Posts Tagged ‘homelessness’

Single Occupancy Residences for homeless

October 30, 2009

I had the pleasure of stopping by Rainbow Books last Friday for a chat with Ald. Marsha Rummel. I didn’t know she was one of the founders of the co-op, however, I suspected that if I didn’t find her there I’d at least find somebody who knew where she was. The Leftist conspiracy is a tight-knit one.

Rummel, one of the most vocal supporters of Madison’s homeless population, told me that what Madison needs is more Single Occupancy Residences (SOR). SORs are better than shelters, many of which are unsanitary and unwelcoming. “Many people prefer to sleep in their cars” than to go to the church or the Porchlight public shelter.

Rummel also told me that, in order to break up settlements of vagrants (see comment below) living in cars, she pushed for an ordinance to create two hour parking on the two concerned blocks of E. Wilson.

Not enough money for homelessness

October 13, 2009

Of the nearly $200 million Dane County received in the federal stimulus plan, $574,000 was allocated for “Homelessness Prevention.”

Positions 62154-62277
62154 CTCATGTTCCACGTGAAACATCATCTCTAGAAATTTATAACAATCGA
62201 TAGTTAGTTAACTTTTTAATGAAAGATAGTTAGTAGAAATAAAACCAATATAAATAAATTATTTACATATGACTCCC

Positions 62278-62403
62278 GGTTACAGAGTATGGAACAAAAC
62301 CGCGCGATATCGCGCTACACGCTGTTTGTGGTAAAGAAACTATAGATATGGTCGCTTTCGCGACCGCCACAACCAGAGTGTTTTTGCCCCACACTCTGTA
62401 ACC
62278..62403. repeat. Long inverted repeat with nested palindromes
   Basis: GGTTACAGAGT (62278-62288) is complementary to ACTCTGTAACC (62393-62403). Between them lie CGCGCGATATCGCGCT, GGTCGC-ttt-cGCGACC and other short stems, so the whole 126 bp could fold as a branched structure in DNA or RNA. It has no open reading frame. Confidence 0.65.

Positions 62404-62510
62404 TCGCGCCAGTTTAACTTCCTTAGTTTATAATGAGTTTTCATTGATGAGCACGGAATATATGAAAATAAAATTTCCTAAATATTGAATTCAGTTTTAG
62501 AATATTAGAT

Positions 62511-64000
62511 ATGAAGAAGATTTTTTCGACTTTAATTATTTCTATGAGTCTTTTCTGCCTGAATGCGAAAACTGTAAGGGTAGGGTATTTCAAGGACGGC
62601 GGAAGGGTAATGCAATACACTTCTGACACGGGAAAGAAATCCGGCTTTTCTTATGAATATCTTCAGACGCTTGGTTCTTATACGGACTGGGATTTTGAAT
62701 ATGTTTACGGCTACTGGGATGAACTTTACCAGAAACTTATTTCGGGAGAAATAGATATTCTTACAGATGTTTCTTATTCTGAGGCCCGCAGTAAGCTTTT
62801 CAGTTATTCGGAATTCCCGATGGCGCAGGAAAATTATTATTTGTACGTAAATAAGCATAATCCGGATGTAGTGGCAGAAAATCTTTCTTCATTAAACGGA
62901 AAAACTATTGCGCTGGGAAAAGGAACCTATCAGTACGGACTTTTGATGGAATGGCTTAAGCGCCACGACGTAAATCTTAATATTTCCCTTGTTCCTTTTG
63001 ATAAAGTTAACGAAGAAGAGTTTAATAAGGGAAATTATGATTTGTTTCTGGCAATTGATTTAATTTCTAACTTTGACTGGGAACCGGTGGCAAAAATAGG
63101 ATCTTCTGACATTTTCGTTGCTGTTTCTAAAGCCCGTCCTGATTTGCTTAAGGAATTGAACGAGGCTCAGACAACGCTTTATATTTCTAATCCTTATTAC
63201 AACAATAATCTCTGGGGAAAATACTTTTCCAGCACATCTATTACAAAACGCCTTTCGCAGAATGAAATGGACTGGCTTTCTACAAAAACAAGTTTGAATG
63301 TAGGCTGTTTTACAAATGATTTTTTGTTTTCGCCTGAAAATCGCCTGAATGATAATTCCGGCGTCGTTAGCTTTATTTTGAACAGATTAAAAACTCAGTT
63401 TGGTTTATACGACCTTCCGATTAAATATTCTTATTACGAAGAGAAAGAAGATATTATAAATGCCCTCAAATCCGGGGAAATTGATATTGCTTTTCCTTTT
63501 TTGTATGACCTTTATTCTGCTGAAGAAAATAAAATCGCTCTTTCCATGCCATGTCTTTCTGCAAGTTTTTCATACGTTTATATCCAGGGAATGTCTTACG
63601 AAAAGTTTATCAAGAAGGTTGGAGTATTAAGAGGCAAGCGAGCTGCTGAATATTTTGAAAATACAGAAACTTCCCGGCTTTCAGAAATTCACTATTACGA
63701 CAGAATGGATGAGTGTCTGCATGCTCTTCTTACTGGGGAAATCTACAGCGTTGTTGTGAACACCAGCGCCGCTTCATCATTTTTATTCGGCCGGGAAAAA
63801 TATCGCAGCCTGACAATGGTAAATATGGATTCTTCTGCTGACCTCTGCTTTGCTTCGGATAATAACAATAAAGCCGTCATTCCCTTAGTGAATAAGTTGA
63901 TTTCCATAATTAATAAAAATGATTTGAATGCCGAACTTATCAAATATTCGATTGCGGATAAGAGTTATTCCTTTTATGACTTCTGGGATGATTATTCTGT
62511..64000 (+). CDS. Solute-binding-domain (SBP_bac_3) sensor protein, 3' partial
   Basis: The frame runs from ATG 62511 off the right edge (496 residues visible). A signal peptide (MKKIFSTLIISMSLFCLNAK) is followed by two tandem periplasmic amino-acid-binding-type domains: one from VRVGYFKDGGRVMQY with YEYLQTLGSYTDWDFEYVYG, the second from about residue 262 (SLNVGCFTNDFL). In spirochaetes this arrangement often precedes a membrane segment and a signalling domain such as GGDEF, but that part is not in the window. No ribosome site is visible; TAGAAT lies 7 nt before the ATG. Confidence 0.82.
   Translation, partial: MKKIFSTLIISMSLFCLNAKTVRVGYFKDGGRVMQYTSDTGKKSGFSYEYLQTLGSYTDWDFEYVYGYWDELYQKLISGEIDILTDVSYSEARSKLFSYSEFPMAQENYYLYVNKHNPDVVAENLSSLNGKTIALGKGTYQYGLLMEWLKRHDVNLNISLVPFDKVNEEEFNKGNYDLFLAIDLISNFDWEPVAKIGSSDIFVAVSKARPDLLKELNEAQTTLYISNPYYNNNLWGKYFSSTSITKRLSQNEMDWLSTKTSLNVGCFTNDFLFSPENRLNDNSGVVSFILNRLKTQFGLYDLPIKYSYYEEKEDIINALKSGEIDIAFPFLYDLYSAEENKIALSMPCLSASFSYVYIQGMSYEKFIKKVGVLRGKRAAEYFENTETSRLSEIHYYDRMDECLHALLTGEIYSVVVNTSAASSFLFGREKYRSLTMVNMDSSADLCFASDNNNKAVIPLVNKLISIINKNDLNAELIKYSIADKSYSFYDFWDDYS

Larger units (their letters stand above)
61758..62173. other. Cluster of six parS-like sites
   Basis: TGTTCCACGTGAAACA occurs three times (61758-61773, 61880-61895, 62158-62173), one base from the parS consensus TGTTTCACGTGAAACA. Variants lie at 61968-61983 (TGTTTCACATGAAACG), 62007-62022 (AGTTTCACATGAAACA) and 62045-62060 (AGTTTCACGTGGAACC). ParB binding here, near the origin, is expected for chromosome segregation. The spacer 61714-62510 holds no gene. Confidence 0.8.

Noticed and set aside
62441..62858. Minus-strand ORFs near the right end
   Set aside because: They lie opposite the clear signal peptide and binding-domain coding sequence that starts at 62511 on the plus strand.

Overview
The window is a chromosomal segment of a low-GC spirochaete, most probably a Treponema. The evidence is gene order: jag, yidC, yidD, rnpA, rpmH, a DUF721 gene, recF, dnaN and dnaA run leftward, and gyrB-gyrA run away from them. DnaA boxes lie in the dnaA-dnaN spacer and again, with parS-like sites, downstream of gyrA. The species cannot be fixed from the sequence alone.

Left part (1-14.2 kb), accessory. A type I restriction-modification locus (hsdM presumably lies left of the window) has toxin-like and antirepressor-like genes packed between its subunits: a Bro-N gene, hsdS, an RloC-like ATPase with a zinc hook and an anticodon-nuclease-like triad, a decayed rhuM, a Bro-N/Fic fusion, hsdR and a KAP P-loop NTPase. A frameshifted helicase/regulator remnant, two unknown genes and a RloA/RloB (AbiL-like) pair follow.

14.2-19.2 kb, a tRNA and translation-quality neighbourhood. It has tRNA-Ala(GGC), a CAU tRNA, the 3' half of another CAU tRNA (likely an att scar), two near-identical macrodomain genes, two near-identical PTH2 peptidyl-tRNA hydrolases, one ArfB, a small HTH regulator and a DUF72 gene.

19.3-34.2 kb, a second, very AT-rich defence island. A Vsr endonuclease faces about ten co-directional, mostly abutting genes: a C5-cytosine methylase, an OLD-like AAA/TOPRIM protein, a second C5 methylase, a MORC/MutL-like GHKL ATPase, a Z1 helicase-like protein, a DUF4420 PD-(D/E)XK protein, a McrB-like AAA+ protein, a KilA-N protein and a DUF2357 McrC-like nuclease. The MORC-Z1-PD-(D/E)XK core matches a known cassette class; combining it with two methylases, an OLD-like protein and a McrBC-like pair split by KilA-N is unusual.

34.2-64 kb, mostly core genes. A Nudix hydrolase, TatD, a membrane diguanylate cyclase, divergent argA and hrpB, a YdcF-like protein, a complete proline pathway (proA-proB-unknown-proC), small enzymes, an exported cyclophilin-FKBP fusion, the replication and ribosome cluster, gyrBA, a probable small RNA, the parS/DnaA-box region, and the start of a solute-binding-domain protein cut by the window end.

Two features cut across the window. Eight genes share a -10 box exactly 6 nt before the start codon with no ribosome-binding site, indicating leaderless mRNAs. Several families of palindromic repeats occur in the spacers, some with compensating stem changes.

Considering that the city of Madison currently turns down nearly half of those seeking shelter, it is good to see that there is some recognition of the poorest people during the recession, however, the number is still pitifully low. Compare that to the $40 million for airport improvements.

In addition, homelessness prevention should be coupled with additional shelter units for the thousands of people who are already destitute.

Homelessness in Madison

October 12, 2009

Here are some numbers on homelessness from the Madison Planning and Community Economic Development Department:

Served in Shelter in 2008: 3,894 (2,035 individuals, 636 families, including 1,310 children)

Turned away from Shelter in 2008: 3,636

These numbers suggest that there are half as many spots for the homeless in Madison as there should be. Perhaps, in addition to removing bench dividers, we should research using softer pavement, since the street seems to be the city’s recommended bed for homeless residents.